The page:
Care packages, hospital events, peer-to-peer support, financial aid, educational materials, these are all the work of
Project Sweet Peas. Families can reach out directly for all of the above and receive the care they need from this nonprofit. And for those who have simply been touched by a premature birth and want to give back, they can donate to Project Sweet Peas' effort which has sent 23,126 NICU care packages to families and 4,909 bereavement boxes as well.
Social media sites, like Facebook, are a natural home for support groups and the
Parents of Preemies/Premature Babies is one of the biggest for this specific demographic. With 15.3K members, it's a private group you must ask to join. It was started in 2007 when founder Heather Armstrong writes that she couldn't find a similar support space. It invites members to discuss topics related to the raising of premature children but doesn't allow fundraising, self-promotion, or requests for medical advice. It includes parents of preemies from around the world.
Helping hand from March of Dimes
Not every hospital has a March of Dimes
NICU Family Support program, but it's worth inquiring should a family find itself with a baby in the newborn intensive care unit. The nonprofit that's committed to improving the health of mothers and babies organized its NICU Family Support program to provide families with essential materials during their child's NICU stay. Those include things like "keepsake booklets for their NICU baby, a guide for parenting in the NICU, and a NICU guide" according to the organization's website. For families with an infant having a shorter NICU stay, March of Dimes provides materials as well. There's also a helpful app where families can explore their questions and concerns.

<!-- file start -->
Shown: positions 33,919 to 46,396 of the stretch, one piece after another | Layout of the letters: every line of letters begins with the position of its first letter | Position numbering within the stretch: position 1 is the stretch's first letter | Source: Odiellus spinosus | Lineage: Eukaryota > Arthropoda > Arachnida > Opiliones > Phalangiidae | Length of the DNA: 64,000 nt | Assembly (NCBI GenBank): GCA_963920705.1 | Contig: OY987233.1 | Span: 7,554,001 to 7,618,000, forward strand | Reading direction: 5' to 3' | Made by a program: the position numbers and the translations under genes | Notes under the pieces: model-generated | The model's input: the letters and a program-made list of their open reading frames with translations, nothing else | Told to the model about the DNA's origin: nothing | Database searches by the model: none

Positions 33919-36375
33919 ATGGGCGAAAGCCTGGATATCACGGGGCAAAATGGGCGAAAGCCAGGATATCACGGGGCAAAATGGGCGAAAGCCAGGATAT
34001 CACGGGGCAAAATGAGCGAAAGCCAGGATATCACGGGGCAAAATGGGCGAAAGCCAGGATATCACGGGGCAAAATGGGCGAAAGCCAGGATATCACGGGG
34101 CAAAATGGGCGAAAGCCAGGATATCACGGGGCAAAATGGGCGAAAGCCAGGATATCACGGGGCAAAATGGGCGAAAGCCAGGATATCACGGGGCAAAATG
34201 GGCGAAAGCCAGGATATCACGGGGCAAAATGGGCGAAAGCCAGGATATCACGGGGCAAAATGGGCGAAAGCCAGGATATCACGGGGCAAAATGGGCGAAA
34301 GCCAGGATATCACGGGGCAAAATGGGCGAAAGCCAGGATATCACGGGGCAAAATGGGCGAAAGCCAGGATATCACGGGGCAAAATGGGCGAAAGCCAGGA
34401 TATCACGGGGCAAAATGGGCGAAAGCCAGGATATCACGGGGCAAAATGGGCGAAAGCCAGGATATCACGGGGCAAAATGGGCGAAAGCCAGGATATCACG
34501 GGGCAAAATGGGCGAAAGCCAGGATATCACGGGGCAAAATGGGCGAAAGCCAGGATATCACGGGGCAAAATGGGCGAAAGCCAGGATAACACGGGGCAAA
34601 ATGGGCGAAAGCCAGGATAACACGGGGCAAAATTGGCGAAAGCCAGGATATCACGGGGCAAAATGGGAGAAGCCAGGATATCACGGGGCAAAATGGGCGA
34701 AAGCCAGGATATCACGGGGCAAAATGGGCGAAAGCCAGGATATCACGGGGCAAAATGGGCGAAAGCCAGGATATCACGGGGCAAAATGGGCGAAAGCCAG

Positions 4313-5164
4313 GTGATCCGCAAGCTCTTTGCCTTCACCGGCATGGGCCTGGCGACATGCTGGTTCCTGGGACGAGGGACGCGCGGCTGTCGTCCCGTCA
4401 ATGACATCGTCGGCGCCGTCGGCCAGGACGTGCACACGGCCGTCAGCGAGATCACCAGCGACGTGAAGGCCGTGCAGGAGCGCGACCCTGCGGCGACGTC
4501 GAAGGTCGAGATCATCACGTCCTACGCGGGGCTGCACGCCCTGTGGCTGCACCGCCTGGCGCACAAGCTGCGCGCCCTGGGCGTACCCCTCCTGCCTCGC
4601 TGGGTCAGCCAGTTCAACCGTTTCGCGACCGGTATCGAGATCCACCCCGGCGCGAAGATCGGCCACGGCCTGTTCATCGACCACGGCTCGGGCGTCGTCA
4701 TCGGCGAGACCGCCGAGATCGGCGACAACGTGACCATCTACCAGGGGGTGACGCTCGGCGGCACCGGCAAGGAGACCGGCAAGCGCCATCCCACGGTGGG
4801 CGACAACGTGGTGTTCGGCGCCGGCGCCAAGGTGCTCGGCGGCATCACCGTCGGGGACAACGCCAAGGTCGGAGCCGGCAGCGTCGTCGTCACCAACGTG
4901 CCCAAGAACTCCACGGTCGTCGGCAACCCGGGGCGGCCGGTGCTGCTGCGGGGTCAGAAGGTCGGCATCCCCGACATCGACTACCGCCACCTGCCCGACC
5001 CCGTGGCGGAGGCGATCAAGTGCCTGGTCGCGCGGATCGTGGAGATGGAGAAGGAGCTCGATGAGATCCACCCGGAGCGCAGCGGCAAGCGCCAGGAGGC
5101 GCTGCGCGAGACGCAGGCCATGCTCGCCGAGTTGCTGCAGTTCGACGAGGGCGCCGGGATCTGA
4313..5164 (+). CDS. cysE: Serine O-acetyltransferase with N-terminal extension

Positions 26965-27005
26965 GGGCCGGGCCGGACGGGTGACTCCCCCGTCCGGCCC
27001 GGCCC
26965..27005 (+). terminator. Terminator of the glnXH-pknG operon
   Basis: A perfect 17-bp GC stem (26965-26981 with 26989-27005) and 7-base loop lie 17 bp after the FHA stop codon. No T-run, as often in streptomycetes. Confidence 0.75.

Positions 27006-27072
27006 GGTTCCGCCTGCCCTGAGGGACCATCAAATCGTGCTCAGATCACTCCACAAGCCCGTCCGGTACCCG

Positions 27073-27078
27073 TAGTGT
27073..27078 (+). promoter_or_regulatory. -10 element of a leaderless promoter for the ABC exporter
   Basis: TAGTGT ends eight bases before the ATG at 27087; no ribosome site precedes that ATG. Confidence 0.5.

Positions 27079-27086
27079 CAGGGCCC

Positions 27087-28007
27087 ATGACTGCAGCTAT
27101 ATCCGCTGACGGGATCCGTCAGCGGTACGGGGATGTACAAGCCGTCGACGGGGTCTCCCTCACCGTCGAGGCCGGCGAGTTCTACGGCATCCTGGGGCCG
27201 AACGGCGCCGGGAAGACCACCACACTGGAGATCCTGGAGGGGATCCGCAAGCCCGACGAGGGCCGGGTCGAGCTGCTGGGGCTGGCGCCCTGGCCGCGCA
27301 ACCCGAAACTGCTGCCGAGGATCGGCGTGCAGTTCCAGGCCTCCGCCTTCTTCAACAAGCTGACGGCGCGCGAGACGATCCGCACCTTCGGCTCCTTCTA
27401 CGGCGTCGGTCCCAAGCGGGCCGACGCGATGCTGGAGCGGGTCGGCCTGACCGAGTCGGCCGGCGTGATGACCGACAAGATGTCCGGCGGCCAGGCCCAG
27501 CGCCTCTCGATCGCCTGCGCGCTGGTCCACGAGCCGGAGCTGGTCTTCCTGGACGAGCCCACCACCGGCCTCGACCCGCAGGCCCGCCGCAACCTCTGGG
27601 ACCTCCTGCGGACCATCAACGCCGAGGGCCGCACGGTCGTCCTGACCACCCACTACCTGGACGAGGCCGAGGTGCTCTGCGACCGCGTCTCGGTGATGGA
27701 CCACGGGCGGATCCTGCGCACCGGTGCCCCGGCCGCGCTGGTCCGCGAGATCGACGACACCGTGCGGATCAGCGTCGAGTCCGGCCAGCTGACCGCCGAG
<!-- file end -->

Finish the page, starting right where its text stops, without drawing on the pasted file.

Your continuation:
Support for babies less than 2 pounds
Premature babies are not a monolith. There are varying levels of prematurity and some of the most at-risk children are those born less than 2 pounds and before 27 weeks. That's why the
Micro Preemie Parents Facebook support page exists, to be there for parents of these special children. Only parents of so called "micro preemies" will be accepted to the private page. Once in, they can expect to be able to join conversations specific to this very unique experience with other parents and guardians who understand where they're coming from.
A Space for Black Preemie Parents
FLORENT VERGNES/AFP/Getty Images Black Preemie Parents Community is a Facebook group just for Black parents to find "support, advice, share stories, or just vent as you go through your journey." It's a small group with less than 400 members providing those who join with an intimate circle of friends to reach out to during challenging times.
Where to go when they grow
The premature parenting journey doesn't end when a child leaves the NICU. It's a lifelong path and one that might find parents looking for support well into their child's teens and twenties. For that there's
Parents of Older Preemies. Another Facebook group, this 1.5K member page is for "parents to share their stories of their preemie(s) and how far they have come in their lives in a caring and supportive environment. This group shares triumphs, setbacks, frustrations and positive advice to others that are on their continued "preemie journey."
Preemie baby support isn't limited to Facebook and nonprofit organizations. Instagram has also become a network where people kind find kinship in navigating life with a preemie. For instance,
preemiesupermoms is an Instagram page dedicated to prematurity awareness. The page posts images of premature babies along with inspiring quotes and stories
For families looking for someone to listen or a place to gather strength, these organizations are here to help. All families need to do is ask.